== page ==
In all, 78.3% of the participants were exposed to SHS (78.1% subjects vs 78.5% controls). The places of SHS exposure were primarily at home and in the workplace, with 70.0% and 50.2%, respectively (χ2=31.15, p<0.001). Of the cases, 33.8% reported exposure to SHS at home during adulthood versus 36.8% of controls (χ2=0.47, p=0.557). Exposure to SHS was compared between cases and controls according to their exposure status (never, former, current exposure), no difference between the two groups was found (Tables 57). To examine the relationship between exposure to SHS and abnormal cervical cytology in a multivariate context, a stratified Cox regression model was carried out. The result only showed that the age at first intercourse was associated with the cervical cytological abnormalities (OR=1.206, 95% CI: 1.104–1.319) (Table 8).

Table 5

SHS exposure intensity

SHS exposure intensity (cigarettes/day)Cases
n (%)n (%)
The total exposure to SHS050 (21.9)48 (21.1)-0.6920.489
1–939 (17.1)50 (21.9)
10–1930 (13.2)31 (13.6)
≥20109 (47.8)99 (43.4)
Exposure at home067 (29.4)70 (30.7)-0.6470.518
1–944 (19.3)50 (21.9)
10–1935 (15.4)32 (14.0)
≥2082 (36.0)76 (33.3)
Current exposure at home0104 (45.6)114 (50.0)-1.3930.164
1–937 (16.2)45 (19.7)
10–1935 (15.4)28 (12.3)
≥2052 (22.8)41 (18.0)
Former exposure at home0153 (67.1)144 (63.2)-0.6960.486
1–921 (9.2)26 (11.4)
10–1916 (7.0)21 (9.2)
≥2038 (16.7)37 (16.2)
Exposure in the workplace*081 (54.0)70 (46.4)-0.4020.687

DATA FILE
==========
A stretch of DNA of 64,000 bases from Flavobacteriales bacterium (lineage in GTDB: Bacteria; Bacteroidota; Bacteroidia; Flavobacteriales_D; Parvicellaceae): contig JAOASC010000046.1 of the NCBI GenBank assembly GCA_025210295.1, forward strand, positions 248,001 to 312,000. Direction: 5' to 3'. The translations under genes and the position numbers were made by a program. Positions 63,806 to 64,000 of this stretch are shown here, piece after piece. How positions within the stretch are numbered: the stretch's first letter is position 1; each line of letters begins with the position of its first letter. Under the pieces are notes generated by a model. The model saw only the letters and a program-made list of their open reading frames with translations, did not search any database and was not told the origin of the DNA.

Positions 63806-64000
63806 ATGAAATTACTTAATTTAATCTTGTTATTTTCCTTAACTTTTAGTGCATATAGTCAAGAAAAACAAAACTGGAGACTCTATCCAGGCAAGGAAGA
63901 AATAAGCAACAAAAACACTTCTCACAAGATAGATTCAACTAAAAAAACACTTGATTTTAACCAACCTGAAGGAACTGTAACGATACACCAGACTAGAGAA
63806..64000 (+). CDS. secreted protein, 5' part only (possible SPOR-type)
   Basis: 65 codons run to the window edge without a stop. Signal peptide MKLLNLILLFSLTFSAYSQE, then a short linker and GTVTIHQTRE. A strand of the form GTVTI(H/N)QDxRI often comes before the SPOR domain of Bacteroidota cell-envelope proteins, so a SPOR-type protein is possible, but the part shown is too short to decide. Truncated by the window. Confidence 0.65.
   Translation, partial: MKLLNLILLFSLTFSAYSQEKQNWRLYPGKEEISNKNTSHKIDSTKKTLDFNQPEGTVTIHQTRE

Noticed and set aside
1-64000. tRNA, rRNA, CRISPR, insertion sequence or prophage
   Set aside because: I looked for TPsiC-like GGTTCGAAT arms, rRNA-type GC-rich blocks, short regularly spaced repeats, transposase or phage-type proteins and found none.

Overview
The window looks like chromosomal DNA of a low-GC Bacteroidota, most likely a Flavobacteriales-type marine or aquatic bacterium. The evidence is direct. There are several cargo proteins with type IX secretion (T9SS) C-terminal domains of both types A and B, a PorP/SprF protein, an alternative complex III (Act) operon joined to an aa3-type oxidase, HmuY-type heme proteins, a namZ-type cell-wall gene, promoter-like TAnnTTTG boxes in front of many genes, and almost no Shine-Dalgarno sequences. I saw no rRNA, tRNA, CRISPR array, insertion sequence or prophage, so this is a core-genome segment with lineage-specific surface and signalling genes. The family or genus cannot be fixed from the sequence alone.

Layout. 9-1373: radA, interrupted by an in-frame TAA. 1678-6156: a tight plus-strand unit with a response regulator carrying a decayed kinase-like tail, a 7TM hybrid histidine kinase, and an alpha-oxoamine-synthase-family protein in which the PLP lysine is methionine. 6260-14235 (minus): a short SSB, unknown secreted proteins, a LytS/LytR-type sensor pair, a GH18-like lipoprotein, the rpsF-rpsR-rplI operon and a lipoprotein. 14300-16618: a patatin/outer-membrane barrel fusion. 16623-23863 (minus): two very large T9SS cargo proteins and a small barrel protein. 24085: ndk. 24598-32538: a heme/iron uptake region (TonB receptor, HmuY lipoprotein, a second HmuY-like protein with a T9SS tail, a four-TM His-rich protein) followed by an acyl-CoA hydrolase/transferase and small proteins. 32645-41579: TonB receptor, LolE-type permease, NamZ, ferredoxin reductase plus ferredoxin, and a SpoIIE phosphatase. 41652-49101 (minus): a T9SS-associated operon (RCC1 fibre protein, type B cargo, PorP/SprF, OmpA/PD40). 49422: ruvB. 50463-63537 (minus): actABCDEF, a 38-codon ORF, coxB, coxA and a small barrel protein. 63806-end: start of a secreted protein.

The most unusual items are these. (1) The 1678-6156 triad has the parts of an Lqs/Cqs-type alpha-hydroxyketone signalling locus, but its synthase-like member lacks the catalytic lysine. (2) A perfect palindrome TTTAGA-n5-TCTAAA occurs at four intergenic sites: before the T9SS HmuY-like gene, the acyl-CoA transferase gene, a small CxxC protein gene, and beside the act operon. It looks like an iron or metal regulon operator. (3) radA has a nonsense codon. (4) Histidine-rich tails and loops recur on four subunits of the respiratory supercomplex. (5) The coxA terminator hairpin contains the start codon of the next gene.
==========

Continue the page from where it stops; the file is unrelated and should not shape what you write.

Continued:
1–916 (10.7)38 (25.2)
10–1911 (7.3)6 (4.0)
≥2042 (28.0)37 (24.5)

* The total number of participants working in a closed place was 301.

Table 6

SHS exposure duration

SHS exposure duration (years)Cases
n (%)n (%)
The total exposure to SHS050 (21.9)49 (21.5)-0.1410.888
1–931 (13.6)30 (13.2)
10–1937 (16.2)43 (18.9)
≥20110 (48.2)106 (46.5)
Exposure at home067 (29.4)71 (31.1)-0.4590.646
1–922 (9.6)23 (10.1)
10–1939 (17.1)38 (16.7)
≥20100 (43.9)96 (42.1)
Current exposure at home0104 (45.6)114 (50.0)-0.6530.514
1–931 (13.6)25 (11.0)
10–1937 (16.2)34 (14.9)
≥2056 (24.6)55 (24.1)
Former exposure at home0153 (67.1)145 (63.6)-0.9460.344
1–94 (1.8)10 (4.4)
10–1927 (11.8)16 (7.0)
≥2044 (19.3)57 (25.0)
Exposure in the workplace081 (54.0)70 (46.4)-1.4520.146
1–936 (24.0)37 (24.5)
10–1918 (12.0)26 (17.2)
≥2015 (10.0)18 (11.9)
Table 7

Brinkman Index (BI) of SHS exposure

SHS exposureCases
n (%)n (%)
The total exposure to SHS050 (21.9)49 (21.5)-0.4120.680
1–9934 (14.9)38 (16.7)
100–39957 (25.0)45 (19.7)
≥40087 (38.2)96 (42.1)
Exposure at home067 (29.4)71 (31.1)-0.0690.945
1–9936 (15.8)40 (17.5)
100–39961 (26.8)42 (18.4)
≥40064 (28.1)75 (32.9)
Current exposure at home0104 (45.6)114 (50.0)-0.9940.320
1–9937 (16.2)43 (18.9)
100–39960 (26.3)40 (17.5)
≥40027 (11.8)31 (13.6)
Former exposure at home0153 (67.1)145 (63.6)-0.8010.423
1–9917 (7.5)18 (7.9)
100–39928 (12.3)31 (13.6)
≥40030 (13.2)34 (14.9)
Exposure in the workplace081 (54.0)70 (46.4)-0.8650.387
1–9927 (18.0)44 (29.1)
100–39927 (18.0)16 (10.6)
≥40015 (10.0)21 (13.9)
Table 8

The stratified Cox regression analysis of SHS and abnormal cervical cytology

VariableBSEWaldpExp(B)95% CI
Age at 1st intercourse0.1880.04517.018<0.0011.2061.104–1.319


The association between SHS exposure and cervical lesions is uncertain. Some research results showed that cervical lesions were associated with SHS exposure11,17-21, while others failed to show an association22,23. Possible risk factors for cervical lesions including menstrual history, sexual history, fertility history and SHS exposure history were investigated in this study. Because the incidence of abnormal cervical cytology is different for people at different age and ethnicity24-27, we matched with age and ethnicity between cases and controls.